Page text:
• Say what you mean. When you speak with integrity and say what you mean, you are impeccable with your word; you feel happy, light, and at peace because you didn’t use your words for harm. You used your words for connection and not disconnection from yourself and those you love.
  • Don’t gossip. When we speak ill of someone — we’ve all done it — we feel bad afterward. It doesn’t sit right, the negative words we use to tear someone down becomes a part of us, the energy stays with us. Even when we talk about a friend who is bothering us, we justify it by saying, “I need to vent,” but there is a price for venting, it weakens the bonds of trust you have with that person, even if they don’t hear your negative words. Speaking unkind words about others linger with you, and when you’re in the presence of that person, it becomes a wedge, whether you are conscious of it or not, it is there. Those who gossip about other people to you are sure to gossip about you behind your back.
  • Don’t speak negatively about other people. One little piece of misinformation or one word of criticism or hate can break down communication between people, even between families, causing every person it touches to become infected. We all know someone who hasn’t talked to a family member because of one heated argument that went downhill so quickly it caused a rift for entire generations. Be careful with your words, they have power, people and family members are irreplaceable.
  • Don’t speak negatively about yourself. Silence your inner critic. Rid irrational chatter from your mind. When we hear an opinion about ourselves, especially from our inner voice, we make an agreement about it, and it becomes part of our belief system. If you were told as a child that you aren’t smart, this message might have stuck with you. Until you make a different agreement, based on truth — you are smart — the old agreement will hold. Be very careful about the words you use, and the agreements you make about yourself, you will carry them whether you are conscious of them or not.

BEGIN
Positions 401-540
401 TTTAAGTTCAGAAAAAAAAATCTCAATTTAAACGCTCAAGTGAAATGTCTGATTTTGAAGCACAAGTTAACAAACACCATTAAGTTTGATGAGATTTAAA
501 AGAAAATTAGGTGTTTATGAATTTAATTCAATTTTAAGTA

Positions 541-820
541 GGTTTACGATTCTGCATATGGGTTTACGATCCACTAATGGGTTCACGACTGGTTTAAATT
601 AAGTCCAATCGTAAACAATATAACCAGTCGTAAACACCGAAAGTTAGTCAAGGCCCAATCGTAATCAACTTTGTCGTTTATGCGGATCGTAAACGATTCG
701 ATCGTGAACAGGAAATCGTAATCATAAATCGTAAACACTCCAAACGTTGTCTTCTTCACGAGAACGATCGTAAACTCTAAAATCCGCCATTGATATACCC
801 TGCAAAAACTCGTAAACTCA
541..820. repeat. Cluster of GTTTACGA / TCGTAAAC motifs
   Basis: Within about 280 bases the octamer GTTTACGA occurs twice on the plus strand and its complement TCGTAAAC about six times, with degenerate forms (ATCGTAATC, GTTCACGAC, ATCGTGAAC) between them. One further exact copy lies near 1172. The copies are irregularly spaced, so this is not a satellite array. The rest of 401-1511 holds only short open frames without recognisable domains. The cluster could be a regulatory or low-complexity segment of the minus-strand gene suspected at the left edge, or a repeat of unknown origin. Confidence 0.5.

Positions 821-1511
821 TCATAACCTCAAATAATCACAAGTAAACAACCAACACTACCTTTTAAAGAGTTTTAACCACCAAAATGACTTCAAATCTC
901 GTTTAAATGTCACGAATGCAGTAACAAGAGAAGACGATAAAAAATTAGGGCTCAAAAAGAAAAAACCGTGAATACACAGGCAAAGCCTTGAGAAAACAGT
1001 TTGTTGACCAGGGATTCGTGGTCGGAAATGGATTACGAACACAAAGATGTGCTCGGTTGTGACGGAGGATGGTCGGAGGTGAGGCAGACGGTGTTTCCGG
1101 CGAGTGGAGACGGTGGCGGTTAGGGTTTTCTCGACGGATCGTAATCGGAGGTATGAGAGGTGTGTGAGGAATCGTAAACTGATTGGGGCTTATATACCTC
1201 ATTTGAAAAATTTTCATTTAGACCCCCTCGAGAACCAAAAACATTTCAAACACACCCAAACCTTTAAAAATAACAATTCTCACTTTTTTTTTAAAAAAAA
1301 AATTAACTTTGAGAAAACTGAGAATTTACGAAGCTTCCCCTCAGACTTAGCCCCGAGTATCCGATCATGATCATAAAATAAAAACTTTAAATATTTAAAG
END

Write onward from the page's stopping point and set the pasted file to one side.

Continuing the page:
How this agreement will shift your life:

You will experience less negativity in your life, and you’ll experience less conflict with the people around you, whether that is with your partner, your boss, your friends, your family, your peers.

If you make just this one agreement with yourself to be impeccable with your word, you will be lighter, cleaner, and freer.

You will be clear of emotional poison.

If you practice this agreement with intention day in and day out, week after week, and year after year, your life will change — first in the way you see yourself, and then later in the way you see other people, especially those you love.

“If I love myself, I will express that love in my interactions with you, and then I am being impeccable with the word because that action will produce a like reaction. If I love you, then you will love me. If I insult you, you will insult me. If I have gratitude for you, you will have gratitude for me. If I’m selfish with you, you will be selfish with me.” ~ Don Miguel Ruiz, The Four Agreements

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Writing on all things California and Texas. It unfolds here. Your daily dose of local news. From politics to food, from celebrity culture to current events. Follow me for the latest updates. Twitter: @girl_thriving

Los Angeles, CA